Marco Balich designed the Tree of Life, inspired by drawings by Michelangelo, and serves as artistic director of the project. Koert Vermeulen, principal designer with ACT Lighting Design in Brussels, is the installation’s visual designer and director.
The moment we decided to put projections on this intricate structure with all the warping elements, it was obvious that the only server that would be able to do the job was disguise,” says Vermeulen. “disguise has a unique design philosophy that starts from an object and what you want to put on it – it doesn’t start with outputs. That’s a great way to work.”
One of the things he liked best about disguise was the pre-visualisation process. You can visualise what you’re going to get in a reasonable quality,” he says. “When you need to build things and develop a workflow and methodology, the disguise visualisation really helps you decide things long before you have to actually implement it.”
"The disguise QuickCal calibration feature was a real time saver. Once we remade the model of the tree and had all of our vertices in the right place, results were quickly achieved with QuickCal. After the first show day and alignment we exported all the projector feeds to a number of simpler playback devices to keep it running for six months.”
Jo Pauly - Visual Solutions
Jo Pauly of Visual Solutions, in Hoeilaart, Belgium, spearheaded the disguise previs. “The server’s strong simulation tool was very helpful in the pre-production process. We combined a lighting simulation software for the lighting, with Synchronorm, for the fountains, to give a good understanding of the actual show,” he reports.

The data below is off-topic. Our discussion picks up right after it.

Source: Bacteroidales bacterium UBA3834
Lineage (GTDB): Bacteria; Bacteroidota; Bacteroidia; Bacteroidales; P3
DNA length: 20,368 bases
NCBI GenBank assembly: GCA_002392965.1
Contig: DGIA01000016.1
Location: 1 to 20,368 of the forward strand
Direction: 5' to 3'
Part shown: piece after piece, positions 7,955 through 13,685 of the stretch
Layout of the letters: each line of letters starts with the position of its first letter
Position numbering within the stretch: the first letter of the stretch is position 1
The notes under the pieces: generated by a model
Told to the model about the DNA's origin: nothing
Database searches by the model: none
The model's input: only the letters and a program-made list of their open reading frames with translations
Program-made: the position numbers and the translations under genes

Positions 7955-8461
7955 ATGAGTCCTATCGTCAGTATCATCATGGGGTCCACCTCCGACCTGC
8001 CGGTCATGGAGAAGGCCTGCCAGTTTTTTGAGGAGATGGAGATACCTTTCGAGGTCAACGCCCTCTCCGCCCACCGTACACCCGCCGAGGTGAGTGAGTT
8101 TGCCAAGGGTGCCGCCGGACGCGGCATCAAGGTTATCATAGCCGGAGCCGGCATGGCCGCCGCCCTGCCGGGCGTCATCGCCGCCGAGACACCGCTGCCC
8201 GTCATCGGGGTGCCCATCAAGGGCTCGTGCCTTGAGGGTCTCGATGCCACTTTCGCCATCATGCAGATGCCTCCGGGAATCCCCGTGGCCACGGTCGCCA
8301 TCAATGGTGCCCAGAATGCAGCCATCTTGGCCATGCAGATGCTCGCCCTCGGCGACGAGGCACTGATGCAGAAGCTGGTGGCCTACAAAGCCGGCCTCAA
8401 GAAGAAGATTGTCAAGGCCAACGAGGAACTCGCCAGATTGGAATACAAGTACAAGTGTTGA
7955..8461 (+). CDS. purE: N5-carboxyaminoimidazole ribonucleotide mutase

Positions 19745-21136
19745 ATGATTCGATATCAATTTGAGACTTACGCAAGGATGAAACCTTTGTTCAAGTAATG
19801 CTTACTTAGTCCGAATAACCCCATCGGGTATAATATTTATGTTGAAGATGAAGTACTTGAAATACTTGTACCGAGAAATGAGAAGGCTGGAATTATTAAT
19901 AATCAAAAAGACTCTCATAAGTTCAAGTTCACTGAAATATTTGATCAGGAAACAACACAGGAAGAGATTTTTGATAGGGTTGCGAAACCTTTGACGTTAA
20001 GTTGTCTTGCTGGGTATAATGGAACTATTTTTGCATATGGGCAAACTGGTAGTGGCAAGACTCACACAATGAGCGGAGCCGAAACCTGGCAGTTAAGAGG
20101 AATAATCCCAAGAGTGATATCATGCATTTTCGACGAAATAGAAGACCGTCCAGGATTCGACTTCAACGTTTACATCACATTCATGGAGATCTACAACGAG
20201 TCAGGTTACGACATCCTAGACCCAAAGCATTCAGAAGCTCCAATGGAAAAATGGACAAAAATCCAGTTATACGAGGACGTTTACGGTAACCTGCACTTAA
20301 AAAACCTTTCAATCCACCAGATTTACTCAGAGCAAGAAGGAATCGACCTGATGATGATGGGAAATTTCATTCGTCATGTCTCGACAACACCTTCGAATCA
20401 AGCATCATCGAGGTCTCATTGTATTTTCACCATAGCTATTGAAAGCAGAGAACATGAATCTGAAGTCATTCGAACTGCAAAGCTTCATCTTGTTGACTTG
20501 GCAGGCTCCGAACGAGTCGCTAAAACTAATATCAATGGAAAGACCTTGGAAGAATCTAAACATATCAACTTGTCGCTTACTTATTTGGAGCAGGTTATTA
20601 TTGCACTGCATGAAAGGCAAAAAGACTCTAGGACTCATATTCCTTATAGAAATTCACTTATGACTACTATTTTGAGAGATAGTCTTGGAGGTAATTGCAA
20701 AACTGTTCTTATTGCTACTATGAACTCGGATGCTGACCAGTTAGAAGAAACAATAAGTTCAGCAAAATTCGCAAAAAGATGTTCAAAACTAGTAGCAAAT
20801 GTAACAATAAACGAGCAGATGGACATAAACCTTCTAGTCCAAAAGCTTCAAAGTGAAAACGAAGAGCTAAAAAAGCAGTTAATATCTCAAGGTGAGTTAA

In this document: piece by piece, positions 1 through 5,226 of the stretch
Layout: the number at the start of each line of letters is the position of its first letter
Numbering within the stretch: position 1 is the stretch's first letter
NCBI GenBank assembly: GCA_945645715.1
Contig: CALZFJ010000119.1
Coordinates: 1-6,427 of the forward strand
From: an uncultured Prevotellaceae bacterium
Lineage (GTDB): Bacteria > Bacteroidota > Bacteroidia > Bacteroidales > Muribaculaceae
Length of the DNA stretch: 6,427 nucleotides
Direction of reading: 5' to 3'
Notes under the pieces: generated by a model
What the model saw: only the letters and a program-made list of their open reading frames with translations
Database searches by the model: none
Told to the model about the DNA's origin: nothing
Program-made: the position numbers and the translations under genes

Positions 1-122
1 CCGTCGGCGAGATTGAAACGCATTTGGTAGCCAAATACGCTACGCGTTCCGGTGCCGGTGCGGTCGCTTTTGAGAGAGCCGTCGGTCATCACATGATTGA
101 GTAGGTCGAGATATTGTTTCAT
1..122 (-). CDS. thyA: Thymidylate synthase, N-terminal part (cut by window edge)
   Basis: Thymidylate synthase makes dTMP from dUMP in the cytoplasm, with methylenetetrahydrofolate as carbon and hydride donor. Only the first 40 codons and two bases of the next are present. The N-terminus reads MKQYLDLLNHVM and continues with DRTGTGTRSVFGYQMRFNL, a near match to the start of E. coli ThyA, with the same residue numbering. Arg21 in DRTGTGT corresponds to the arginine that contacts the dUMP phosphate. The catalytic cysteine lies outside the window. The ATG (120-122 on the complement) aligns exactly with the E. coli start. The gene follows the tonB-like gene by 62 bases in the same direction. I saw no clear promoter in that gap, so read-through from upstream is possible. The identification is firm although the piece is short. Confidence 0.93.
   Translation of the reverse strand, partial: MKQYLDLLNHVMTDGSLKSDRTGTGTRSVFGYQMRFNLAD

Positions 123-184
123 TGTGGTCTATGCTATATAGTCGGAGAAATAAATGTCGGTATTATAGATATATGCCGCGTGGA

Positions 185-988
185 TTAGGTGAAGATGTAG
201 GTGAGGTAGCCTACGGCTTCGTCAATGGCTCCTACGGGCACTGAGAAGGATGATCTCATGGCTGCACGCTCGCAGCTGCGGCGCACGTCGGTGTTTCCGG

“In the beginning, we were to use disguise to combine the projection mapping with driving 600-plus Art-Net universes – something we could work out in previs in advance,” Pauly explains. They programmed, calibrated the projectors and ran the first Tree of Life show with a 4×2pro.
The Tree of Life team appreciated the disguise flexibility and ease of use. The only thing that “took a lot of time,” Pauly notes, “was recreating the tree in a disguise-suitable format and dividing 300-plus universes over an enormous amount of LED strings on the tree. That was necessary because we wanted to have a very realistic pre-visualisation of the visual effects. We had disguise support from the beginning to facilitate the process of outputting that many Art-Net universes at once without collisions.”
Lex ter Heurne from By-Lex in Cologne, Germany, worked on the disguise project set-up and performed the on-site programming. “Jo and Lex were instrumental in making it all happen while I was focused on the end product,” says Vermeulen. “disguise got me what I needed when I needed it. That’s very comforting for a designer – it doesn’t happen a lot.”